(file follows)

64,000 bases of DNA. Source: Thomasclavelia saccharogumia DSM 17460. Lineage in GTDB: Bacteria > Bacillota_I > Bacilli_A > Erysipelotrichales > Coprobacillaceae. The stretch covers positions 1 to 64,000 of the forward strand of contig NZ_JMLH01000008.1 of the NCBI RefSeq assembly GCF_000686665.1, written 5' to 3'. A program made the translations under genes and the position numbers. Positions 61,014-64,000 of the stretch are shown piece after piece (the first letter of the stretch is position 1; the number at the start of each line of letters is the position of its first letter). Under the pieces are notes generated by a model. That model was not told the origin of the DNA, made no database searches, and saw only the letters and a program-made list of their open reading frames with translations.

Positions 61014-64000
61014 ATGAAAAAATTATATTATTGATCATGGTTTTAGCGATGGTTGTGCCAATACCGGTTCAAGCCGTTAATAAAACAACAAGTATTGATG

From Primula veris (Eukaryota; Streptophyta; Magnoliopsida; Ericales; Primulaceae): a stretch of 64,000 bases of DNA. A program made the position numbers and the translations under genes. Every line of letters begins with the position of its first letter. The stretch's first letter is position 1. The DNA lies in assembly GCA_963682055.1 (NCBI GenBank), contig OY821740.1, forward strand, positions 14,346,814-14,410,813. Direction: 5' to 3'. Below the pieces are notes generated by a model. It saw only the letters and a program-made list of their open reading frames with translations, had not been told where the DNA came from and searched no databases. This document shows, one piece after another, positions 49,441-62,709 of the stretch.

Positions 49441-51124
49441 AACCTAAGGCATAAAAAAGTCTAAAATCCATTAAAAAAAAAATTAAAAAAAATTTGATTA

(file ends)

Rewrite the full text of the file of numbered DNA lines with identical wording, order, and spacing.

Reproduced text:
64,000 bases of DNA. Source: Thomasclavelia saccharogumia DSM 17460. Lineage in GTDB: Bacteria > Bacillota_I > Bacilli_A > Erysipelotrichales > Coprobacillaceae. The stretch covers positions 1 to 64,000 of the forward strand of contig NZ_JMLH01000008.1 of the NCBI RefSeq assembly GCF_000686665.1, written 5' to 3'. A program made the translations under genes and the position numbers. Positions 61,014-64,000 of the stretch are shown piece after piece (the first letter of the stretch is position 1; the number at the start of each line of letters is the position of its first letter). Under the pieces are notes generated by a model. That model was not told the origin of the DNA, made no database searches, and saw only the letters and a program-made list of their open reading frames with translations.

Positions 61014-64000
61014 ATGAAAAAATTATATTATTGATCATGGTTTTAGCGATGGTTGTGCCAATACCGGTTCAAGCCGTTAATAAAACAACAAGTATTGATG

From Primula veris (Eukaryota; Streptophyta; Magnoliopsida; Ericales; Primulaceae): a stretch of 64,000 bases of DNA. A program made the position numbers and the translations under genes. Every line of letters begins with the position of its first letter. The stretch's first letter is position 1. The DNA lies in assembly GCA_963682055.1 (NCBI GenBank), contig OY821740.1, forward strand, positions 14,346,814-14,410,813. Direction: 5' to 3'. Below the pieces are notes generated by a model. It saw only the letters and a program-made list of their open reading frames with translations, had not been told where the DNA came from and searched no databases. This document shows, one piece after another, positions 49,441-62,709 of the stretch.

Positions 49441-51124
49441 AACCTAAGGCATAAAAAAGTCTAAAATCCATTAAAAAAAAAATTAAAAAAAATTTGATTA